See, those questions get to the heart of it, do they not? This question of who do you say Jesus is exposes you, puts you out there. There’s no hiding behind theology, religion, the church—if you answer this question honestly. You don’t have to be religious to answer it either. In fact, those who called themselves “religious” in the 1st and 2nd Century were the ones who struggled the most to answer it honestly. It’s a big question, to be sure, but it’s also a simple one that exposes us. For if we answer who do you say Jesus is with cookie cutter responses that we’ve memorized or simply regurgitate, we make it clear that we don’t have our own answer to the question. If we scoff at the question and say things like duh, obviously, I mean Jesus is the son of God, the Messiah, the Savior, duh, isn’t it obvious then we show our inability to grasp concepts beyond absolutism and we display our fear of uncertainty and nuance. In either of these cases, we open ourselves up to silence and hypocrisy—two things that Jesus of Nazareth clearly taught against.

The silence of Christians when Black and Brown people are targeted by racists and white supremacists. The inaction of Christians when transgender people are victimized and scapegoated. The non-commitment comments like “there is trouble on both sides” or “I don’t see color, I’m colorblind; why can’t everyone else be?” Or “I have nothing against LGBT people, but can’t they just use another bathroom and stop causing so much division?” or “shame on those NFL players for kneeling during the national anthem; can’t they just be quiet and do their job; they make so much money anyway…” The pardoning of those who oppress and the victimizing of those who are marginalized. And the silence…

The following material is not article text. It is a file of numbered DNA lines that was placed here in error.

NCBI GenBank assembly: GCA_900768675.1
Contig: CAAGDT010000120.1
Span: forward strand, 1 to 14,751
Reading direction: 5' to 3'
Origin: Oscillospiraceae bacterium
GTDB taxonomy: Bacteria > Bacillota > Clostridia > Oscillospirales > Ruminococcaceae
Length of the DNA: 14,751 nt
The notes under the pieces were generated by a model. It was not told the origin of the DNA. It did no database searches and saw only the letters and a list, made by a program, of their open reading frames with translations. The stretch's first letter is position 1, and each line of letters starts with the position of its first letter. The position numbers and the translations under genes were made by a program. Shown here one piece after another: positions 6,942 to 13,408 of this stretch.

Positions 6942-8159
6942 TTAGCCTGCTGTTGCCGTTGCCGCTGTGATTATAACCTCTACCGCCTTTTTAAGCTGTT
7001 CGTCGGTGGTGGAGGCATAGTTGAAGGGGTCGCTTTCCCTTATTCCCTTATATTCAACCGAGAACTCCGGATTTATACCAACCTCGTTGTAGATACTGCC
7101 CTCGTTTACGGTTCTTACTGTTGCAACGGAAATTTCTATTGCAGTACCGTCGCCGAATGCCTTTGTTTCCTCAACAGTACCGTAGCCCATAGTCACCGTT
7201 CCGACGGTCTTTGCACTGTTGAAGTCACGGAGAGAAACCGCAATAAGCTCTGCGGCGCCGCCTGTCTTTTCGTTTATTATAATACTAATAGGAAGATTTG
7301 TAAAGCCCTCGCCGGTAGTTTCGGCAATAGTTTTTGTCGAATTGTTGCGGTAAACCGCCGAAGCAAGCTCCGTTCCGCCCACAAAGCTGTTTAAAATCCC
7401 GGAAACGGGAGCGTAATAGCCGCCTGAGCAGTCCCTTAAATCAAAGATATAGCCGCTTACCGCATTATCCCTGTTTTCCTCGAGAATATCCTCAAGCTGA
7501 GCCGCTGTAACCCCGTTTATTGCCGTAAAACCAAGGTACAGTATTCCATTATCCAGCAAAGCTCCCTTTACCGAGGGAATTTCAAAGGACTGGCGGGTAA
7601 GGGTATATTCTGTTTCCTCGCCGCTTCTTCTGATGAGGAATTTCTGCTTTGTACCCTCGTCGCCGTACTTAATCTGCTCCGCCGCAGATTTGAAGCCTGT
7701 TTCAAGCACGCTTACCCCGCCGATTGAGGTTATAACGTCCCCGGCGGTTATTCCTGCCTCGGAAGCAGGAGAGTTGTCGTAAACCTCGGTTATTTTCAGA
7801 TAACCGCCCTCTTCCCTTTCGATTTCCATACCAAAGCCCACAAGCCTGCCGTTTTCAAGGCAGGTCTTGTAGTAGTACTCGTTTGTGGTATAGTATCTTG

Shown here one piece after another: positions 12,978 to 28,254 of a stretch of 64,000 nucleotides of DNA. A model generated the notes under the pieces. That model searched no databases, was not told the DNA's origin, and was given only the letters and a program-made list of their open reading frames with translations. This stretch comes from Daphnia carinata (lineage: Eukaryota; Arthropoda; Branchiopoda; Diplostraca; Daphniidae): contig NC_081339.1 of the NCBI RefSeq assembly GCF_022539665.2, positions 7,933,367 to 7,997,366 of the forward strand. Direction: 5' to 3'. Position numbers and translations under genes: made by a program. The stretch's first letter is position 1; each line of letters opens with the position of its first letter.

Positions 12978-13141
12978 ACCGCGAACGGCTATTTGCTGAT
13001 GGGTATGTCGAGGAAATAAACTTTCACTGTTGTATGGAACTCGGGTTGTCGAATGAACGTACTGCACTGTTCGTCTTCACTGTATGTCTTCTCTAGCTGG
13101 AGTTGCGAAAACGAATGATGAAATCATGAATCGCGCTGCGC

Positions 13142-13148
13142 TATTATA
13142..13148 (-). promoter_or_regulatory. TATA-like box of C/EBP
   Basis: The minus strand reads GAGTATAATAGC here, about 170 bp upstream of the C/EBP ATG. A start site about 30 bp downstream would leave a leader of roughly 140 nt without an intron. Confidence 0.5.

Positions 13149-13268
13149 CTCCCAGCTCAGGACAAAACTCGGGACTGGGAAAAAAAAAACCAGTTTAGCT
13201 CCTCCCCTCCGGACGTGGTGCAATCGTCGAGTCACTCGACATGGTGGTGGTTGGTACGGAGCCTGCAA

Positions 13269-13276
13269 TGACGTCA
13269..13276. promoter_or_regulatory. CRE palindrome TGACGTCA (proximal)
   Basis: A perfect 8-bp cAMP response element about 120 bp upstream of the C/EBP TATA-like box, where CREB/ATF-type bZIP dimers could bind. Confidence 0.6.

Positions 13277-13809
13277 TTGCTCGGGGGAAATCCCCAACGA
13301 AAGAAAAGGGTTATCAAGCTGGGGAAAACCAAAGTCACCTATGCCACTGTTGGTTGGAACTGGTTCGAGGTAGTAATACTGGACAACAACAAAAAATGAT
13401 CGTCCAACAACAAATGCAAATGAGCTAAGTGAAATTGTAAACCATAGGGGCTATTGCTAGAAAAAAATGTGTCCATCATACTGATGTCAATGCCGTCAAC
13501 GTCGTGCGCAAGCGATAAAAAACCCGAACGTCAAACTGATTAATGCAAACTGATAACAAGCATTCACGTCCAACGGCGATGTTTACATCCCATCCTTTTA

Yes, it is true that our silence and inaction as they pertain to social justice are rooted in our identities. Who do we say we are? But also, if you are a Christian [again, identity!] who do you say Jesus is, because if you limit Jesus to a religious icon, figure, personal savior, then this Jesus won’t move you to stand with those who are on the margins. This Jesus won’t light a fire under you, make you uncomfortable, even tick you off and challenge your assumptions. Your Jesus will just be the nice god-figure that makes you feel comfortable and safe when the world around you is not. By no means am I against feeling comfortable and safe when everything around you is uncomfortable and scary, but we all know that those feelings of security are fleeting. Eventually, that kind of safe Jesus fades in reality and can even isolate us from others.

So what if we seek to answer these identity questions honestly? I’ll do my best, though I’ll fail. To me, Jesus of Nazareth was and is a teacher and activist for the embracing of wholeness in all of humanity. Jesus wanted people to be their whole selves—whatever that meant—and then to take those whole selves out into the world to love people, to help them heal, to show compassion to those who were victimized, and well, to help others be their whole selves. And Jesus was the opposite of silent when it came to calling out injustice against the truly marginalized.